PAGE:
Protection file

Previous infection, vaccines offer the best protection against COVID

By MIKE STOBBE

NEW YORK (AP) — A new two-state study that compares coronavirus protection from prior infection and vaccination finds that getting vaccinated is still the safest way to prevent COVID-19.

The study looked at infections in New York and California last summer and fall and found that people who were both vaccinated and had survived a previous episode of COVID-19 were the most protected.

But unvaccinated people with past infection came second. In the fall, when the more contagious delta variant had taken over but boosters were not yet widespread, this group had a lower case rate than vaccinated people who had no previous infection.

The Centers for Disease Control and Prevention, which released the study on Wednesday, noted several caveats about the research. And some outside experts were wary of the results and wary of how they might be interpreted.

“The key message is that from a symptomatic COVID infection, you generate some immunity,” said immunologist E. John Wherry of the University of Pennsylvania. “But it’s still much safer to get your immunity through vaccination than through infection.”

Vaccination has long been encouraged even after a previous case of COVID-19 because both types of protection eventually wane – and there are too many unknowns to rely solely on past infection, especially an old one, added immunologist Ali Ellebedy at the University of Washington. in Saint Louis.

“There are so many variables that you can’t control that you just can’t use it to say, ‘Oh, I’m infected, so I’m protected,'” Ellebedy said.

The research corresponds to a small group of studies that found that unvaccinated people who had previous infection had lower risks of being diagnosed with or ill with COVID-19 than vaccinated people who had never been infected before.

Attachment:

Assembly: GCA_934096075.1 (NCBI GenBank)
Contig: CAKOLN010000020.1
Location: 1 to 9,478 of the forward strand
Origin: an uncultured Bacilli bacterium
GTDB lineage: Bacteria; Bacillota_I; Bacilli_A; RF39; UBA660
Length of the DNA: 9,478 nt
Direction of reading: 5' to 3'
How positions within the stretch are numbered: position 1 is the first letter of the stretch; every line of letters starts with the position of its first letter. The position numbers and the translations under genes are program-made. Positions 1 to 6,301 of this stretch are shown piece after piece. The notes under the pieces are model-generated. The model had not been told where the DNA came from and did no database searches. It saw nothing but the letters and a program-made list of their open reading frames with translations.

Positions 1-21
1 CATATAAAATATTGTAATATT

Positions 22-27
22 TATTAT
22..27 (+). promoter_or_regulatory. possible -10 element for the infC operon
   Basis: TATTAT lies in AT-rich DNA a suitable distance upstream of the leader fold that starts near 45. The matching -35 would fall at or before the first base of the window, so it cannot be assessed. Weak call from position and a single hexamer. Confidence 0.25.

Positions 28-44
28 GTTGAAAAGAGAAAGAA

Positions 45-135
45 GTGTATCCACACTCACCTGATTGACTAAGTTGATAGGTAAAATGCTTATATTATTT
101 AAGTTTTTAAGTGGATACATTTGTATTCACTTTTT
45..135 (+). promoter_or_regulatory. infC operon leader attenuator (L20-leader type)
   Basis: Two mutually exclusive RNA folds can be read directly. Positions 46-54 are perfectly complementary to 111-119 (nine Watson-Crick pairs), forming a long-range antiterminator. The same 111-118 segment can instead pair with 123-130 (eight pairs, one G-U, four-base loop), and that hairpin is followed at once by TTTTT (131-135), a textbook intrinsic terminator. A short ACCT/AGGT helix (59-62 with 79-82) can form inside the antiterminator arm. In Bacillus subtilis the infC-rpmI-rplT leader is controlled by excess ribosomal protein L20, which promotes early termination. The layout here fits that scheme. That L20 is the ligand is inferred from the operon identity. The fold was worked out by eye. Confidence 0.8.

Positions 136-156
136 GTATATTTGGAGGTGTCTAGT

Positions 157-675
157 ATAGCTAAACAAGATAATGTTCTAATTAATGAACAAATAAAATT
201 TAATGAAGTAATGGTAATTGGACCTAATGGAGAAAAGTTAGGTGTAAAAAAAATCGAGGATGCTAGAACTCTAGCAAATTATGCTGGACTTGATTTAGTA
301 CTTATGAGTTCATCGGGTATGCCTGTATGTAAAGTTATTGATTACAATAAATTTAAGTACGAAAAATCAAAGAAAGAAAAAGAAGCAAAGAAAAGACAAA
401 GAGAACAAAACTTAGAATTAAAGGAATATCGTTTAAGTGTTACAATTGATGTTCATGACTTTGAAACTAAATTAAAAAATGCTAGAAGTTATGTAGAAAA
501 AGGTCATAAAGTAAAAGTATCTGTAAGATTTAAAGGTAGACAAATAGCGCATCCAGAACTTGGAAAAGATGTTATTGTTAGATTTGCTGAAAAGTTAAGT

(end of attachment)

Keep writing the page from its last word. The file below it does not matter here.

The results of the new study make sense, said Christine Petersen, an epidemiologist at the University of Iowa. She said a vaccine developed against an earlier form of the coronavirus would likely become less and less effective against new mutated versions.

However, experts say there are a number of other possible factors at play, including whether the effectiveness of the vaccine has simply waned over time in many people and to what extent mask-wearing and other behaviors played a role in what happened.

Another thing to consider: The “definitely unvaccinated” aren’t likely to be tested, and the study included only lab-confirmed cases, Wherry said.

“We may not be picking up as many reinfections in the unvaccinated group,” he said.

CDC officials noted other limitations. The study was done before the omicron variant took over and before many Americans received booster doses, which have been shown to dramatically amplify protection by increasing levels of anti-virus antibodies. . The analysis also did not include information about the severity of past infections, or the risk of serious illness or death from COVID-19.

The study authors concluded that vaccination “remains the safest strategy” to prevent infections and “all eligible persons should be up to date with vaccination against COVID-19”.

The researchers looked at infections in California and New York, which together make up about 18% of the US population. They also looked at COVID-19-related hospitalizations in California.

Overall, about 70% of adults in each state have been vaccinated; another 5% have been vaccinated and have had a previous infection. Just under 20% were unvaccinated; and about 5% were unvaccinated but had previously had an infection.

The researchers looked at COVID-19 cases from late last May to mid-November and calculated how often new infections occurred in each group. Over time, protection by vaccine alone seemed less and less impressive.

In early October, compared to unvaccinated people who had no previous infection, the case rates were:

– 6 times lower in California and 4.5 times lower in New York in those who have been vaccinated but not infected before.

– 29 times less in California and 15 times less in New York among those who had been infected but never vaccinated.

— 32.5 times less in California and 20 times less in New York among those who had been infected and vaccinated.

But the difference in rates between the latter two groups was not statistically significant, the researchers found.

Hospitalization data, only in California, followed a similar trend.

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AP Medical Writer Lauran Neergaard contributed.

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The Associated Press Health and Science Department is supported by the Howard Hughes Medical Institute Department of Science Education. The AP is solely responsible for all content.